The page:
I’ve often said on these pages that I’m not a great baker. It’s not so much that I can’t bake well, but I’m not into baking in a big way. I rarely make cakes and usually only dessert kinds, like Torta Caprese. I almost never attempt to make bread, except occasionally for entertaining or parties and I think it’s fun to make some focaccia. Thus it was perhaps with some naivety that I began to search for recipes for panettone. I assumed it would be very easy. It turned out that actually finding a recipe wasn’t easy – my large collection of cookery books wasn’t helpful. On the internet I came across recipes requiring literally days of cooking. Of course, most of those long hours were proving. Some requiring the dough to prove overnight or even 20 hours! Now, that really wasn’t my kind of baking. If I’m going to bake occasionally, I want it to be simple.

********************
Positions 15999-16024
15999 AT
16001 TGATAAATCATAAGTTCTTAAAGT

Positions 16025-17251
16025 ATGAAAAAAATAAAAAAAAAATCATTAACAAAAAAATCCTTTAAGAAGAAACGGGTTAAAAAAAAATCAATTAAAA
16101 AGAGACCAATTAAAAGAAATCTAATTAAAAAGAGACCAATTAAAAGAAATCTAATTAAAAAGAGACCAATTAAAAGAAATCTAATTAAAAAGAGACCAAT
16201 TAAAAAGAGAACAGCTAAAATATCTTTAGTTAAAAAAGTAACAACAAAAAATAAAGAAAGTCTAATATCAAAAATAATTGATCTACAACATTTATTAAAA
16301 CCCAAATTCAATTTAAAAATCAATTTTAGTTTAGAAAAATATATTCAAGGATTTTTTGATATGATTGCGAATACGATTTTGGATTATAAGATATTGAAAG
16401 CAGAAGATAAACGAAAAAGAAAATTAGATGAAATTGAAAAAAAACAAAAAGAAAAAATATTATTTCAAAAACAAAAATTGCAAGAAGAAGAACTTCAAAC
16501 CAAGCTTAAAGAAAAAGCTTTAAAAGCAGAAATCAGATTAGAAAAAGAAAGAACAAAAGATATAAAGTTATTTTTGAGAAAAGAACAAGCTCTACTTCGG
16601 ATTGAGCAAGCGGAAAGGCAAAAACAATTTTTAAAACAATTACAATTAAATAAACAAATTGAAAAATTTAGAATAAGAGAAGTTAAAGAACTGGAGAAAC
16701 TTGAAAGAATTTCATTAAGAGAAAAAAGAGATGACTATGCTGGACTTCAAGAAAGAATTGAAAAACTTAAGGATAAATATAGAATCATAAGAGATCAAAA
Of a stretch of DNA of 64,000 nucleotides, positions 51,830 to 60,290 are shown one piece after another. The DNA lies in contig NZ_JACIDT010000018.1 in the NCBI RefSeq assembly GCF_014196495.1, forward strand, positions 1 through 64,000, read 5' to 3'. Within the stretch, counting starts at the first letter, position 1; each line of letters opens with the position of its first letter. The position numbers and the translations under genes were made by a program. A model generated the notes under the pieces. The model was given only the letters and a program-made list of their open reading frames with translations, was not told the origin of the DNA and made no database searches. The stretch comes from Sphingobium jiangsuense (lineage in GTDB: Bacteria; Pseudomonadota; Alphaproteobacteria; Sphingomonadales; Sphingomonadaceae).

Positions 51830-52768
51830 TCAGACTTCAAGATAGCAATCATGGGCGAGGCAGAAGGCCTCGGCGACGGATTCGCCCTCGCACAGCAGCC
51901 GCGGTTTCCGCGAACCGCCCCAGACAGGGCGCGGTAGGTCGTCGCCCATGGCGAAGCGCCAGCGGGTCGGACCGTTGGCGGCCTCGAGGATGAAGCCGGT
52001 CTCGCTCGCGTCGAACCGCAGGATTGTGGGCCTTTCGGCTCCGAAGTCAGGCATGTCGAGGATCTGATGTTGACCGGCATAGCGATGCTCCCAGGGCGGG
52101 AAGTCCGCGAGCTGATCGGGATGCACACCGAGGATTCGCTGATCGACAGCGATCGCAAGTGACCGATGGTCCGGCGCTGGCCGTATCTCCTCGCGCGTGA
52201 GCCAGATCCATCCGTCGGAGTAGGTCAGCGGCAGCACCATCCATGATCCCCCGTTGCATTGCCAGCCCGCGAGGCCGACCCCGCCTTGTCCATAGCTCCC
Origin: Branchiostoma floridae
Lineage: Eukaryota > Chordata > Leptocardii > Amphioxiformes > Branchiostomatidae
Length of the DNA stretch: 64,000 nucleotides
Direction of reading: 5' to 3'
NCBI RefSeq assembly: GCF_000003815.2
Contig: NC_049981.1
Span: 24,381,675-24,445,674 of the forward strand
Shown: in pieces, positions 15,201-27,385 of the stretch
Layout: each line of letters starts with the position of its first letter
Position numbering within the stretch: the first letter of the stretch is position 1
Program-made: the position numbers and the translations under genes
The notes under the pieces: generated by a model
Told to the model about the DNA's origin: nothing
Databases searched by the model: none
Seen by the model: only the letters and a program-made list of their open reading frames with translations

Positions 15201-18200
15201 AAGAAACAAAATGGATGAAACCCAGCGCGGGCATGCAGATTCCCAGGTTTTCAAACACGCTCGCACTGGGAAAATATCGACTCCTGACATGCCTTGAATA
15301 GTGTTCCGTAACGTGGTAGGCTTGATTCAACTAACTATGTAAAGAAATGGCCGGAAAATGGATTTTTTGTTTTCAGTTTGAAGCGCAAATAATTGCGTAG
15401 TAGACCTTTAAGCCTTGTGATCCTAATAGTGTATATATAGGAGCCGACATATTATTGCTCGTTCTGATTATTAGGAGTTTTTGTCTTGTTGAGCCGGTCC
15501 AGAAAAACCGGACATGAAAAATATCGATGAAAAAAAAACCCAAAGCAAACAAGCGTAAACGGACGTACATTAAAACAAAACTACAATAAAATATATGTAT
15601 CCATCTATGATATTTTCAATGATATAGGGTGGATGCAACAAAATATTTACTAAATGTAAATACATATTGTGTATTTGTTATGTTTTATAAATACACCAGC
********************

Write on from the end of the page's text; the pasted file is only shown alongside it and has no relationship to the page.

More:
Eventually Gino D’Acampo came to the rescue in the form of a much simpler recipe. It still needed a total of three and a half hours proving in three stages, but it could be done relatively quickly. I did in the end change the recipe a bit, although stuck to his basic instructions, and of course I was going to cook a recipe for one large panettone as a few little ones, and thus have to guess the timing. Other recipes I’d looked at had flavoured the basic dough with vanilla, and orange and lemon zest, so I did this too. My plan was to make a good basic dough that would taste great on its own, but add different flavourings to some of the little panettone.